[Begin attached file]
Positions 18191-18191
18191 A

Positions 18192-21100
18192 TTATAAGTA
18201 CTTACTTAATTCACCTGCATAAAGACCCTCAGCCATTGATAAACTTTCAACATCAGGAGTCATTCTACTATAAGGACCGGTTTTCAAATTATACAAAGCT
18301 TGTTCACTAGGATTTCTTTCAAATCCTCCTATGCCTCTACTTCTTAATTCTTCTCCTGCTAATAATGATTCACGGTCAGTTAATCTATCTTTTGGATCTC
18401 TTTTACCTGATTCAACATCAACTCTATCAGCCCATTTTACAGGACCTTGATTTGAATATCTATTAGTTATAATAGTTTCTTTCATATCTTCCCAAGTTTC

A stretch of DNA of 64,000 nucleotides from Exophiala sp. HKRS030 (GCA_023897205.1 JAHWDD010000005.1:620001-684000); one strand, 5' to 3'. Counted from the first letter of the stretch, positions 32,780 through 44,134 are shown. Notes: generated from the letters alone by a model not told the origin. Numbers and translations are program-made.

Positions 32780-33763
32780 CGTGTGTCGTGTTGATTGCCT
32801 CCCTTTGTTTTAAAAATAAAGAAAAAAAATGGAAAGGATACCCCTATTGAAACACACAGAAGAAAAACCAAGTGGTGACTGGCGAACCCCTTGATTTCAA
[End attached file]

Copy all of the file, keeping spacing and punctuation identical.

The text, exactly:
Positions 18191-18191
18191 A

Positions 18192-21100
18192 TTATAAGTA
18201 CTTACTTAATTCACCTGCATAAAGACCCTCAGCCATTGATAAACTTTCAACATCAGGAGTCATTCTACTATAAGGACCGGTTTTCAAATTATACAAAGCT
18301 TGTTCACTAGGATTTCTTTCAAATCCTCCTATGCCTCTACTTCTTAATTCTTCTCCTGCTAATAATGATTCACGGTCAGTTAATCTATCTTTTGGATCTC
18401 TTTTACCTGATTCAACATCAACTCTATCAGCCCATTTTACAGGACCTTGATTTGAATATCTATTAGTTATAATAGTTTCTTTCATATCTTCCCAAGTTTC

A stretch of DNA of 64,000 nucleotides from Exophiala sp. HKRS030 (GCA_023897205.1 JAHWDD010000005.1:620001-684000); one strand, 5' to 3'. Counted from the first letter of the stretch, positions 32,780 through 44,134 are shown. Notes: generated from the letters alone by a model not told the origin. Numbers and translations are program-made.

Positions 32780-33763
32780 CGTGTGTCGTGTTGATTGCCT
32801 CCCTTTGTTTTAAAAATAAAGAAAAAAAATGGAAAGGATACCCCTATTGAAACACACAGAAGAAAAACCAAGTGGTGACTGGCGAACCCCTTGATTTCAA